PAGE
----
21. Domeier ML, Nasby-Lucas N, Lam CH (2012) Fine-scale habitat use by white sharks at Guadalupe Island, Mexico. In: Domeier ML (ed) Global perspectives on the biology and life history of the white shark. CRC Press, Boca Raton, pp 121–132CrossRefGoogle Scholar
  22. Driscoll JW (1995) Attitude toward animals: species ratings. Soc Anim 3:139–150CrossRefGoogle Scholar
  23. Duchesne M, Cote SD, Barette C (2000) Responses of woodland caribou to winter ecotourism in the Charlevoix Biosphere Reserve, Canada. Biol Conserv 96:311–317CrossRefGoogle Scholar
  24. Duffus DA, Dearden P (1990) Non-consumptive wildlife oriented recreation: a conceptual framework. Biol Conserv 53:213–231CrossRefGoogle Scholar
  25. Duffy C, Francis MP, Manning MJ, Bonfil R (2012) Regional population connectivity, oceanic habitat, and return migration revealed by satellite tagging of white sharks, Carcharodon carcharias, at New Zealand aggregation sites. In: Domeier ML (ed) Global perspectives on the biology and life history of the white shark. CRC Press, Boca Raton, pp 301–318CrossRefGoogle Scholar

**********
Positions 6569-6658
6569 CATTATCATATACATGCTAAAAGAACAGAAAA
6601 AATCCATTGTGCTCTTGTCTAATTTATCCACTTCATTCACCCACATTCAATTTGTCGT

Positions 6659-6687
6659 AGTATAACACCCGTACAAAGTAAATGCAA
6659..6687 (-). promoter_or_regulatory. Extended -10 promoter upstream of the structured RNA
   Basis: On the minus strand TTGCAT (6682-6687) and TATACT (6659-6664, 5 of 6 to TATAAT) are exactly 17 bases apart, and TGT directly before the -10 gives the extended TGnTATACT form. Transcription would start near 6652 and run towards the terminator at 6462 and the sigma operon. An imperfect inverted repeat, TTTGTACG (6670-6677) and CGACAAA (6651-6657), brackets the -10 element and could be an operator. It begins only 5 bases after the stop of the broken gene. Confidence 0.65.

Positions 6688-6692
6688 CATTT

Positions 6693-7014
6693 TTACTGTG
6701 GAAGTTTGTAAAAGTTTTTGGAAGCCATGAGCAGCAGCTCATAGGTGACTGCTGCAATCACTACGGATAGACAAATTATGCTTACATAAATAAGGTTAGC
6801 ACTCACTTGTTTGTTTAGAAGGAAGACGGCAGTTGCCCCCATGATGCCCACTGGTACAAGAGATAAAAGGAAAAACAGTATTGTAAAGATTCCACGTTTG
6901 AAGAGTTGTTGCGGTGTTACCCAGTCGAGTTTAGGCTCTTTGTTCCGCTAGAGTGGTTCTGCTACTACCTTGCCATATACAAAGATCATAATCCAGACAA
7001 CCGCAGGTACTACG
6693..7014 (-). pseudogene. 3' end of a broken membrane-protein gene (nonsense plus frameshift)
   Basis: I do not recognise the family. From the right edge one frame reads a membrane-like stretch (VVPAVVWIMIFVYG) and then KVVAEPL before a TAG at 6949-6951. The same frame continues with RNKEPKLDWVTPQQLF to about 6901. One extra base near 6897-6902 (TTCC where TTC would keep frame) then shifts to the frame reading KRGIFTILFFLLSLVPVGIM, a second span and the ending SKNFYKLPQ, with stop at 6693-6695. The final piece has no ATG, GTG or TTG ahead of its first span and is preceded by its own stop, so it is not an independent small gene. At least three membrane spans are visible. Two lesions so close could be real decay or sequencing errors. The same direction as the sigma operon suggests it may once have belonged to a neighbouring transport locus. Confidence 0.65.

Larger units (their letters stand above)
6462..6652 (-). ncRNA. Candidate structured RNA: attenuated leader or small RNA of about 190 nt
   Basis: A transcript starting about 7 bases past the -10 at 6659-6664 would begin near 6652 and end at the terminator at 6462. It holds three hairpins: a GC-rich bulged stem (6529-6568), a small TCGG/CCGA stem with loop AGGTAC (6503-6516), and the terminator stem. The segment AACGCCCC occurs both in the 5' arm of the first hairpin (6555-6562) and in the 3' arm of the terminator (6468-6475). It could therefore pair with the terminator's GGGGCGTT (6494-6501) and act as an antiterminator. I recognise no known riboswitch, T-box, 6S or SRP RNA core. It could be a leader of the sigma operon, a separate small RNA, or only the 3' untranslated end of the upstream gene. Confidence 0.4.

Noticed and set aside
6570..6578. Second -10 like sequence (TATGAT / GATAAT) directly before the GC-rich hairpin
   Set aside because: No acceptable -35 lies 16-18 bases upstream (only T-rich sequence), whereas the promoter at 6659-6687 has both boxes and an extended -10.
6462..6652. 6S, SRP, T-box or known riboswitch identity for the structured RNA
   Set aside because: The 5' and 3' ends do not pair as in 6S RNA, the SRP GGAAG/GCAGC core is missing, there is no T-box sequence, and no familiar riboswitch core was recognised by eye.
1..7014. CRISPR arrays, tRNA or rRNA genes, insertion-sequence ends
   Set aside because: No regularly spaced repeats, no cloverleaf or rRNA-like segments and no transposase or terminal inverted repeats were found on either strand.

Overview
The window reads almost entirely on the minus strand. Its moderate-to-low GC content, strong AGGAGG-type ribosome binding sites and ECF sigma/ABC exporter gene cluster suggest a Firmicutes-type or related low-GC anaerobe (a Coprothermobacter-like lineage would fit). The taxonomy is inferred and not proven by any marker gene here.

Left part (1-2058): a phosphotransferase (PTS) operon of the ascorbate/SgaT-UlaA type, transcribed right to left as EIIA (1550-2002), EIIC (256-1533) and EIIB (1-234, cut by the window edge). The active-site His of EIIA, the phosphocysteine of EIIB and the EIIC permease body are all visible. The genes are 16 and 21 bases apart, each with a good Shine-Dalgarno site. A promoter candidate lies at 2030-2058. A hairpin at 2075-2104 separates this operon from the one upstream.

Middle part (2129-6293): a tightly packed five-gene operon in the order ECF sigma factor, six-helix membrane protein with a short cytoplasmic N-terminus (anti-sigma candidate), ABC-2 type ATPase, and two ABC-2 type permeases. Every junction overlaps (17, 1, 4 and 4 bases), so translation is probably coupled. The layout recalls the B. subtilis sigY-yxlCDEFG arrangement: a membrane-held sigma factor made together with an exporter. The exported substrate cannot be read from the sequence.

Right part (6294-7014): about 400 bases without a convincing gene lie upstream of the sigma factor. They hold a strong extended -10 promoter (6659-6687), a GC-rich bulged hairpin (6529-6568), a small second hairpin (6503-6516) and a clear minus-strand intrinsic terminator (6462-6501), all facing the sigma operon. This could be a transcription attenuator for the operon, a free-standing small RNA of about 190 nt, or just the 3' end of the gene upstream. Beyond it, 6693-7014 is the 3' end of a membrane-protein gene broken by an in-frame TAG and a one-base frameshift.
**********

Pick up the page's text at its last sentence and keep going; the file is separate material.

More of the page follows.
26. Fay MP (2010) Two-sided exact tests and matching confidence intervals for discrete data. R J 2:53–58Google Scholar
  27. Ferguson K (2006) Submerged realities: shark documentaries at depth. Atenea 26:115–129Google Scholar
  28. Fitzpatrick R, Abrantes KG, Seymour J, Barnett A (2011) Variation in depth of whitetip reef sharks: does provisioning ecotourism change their behaviour? Coral Reefs 30:569–577CrossRefGoogle Scholar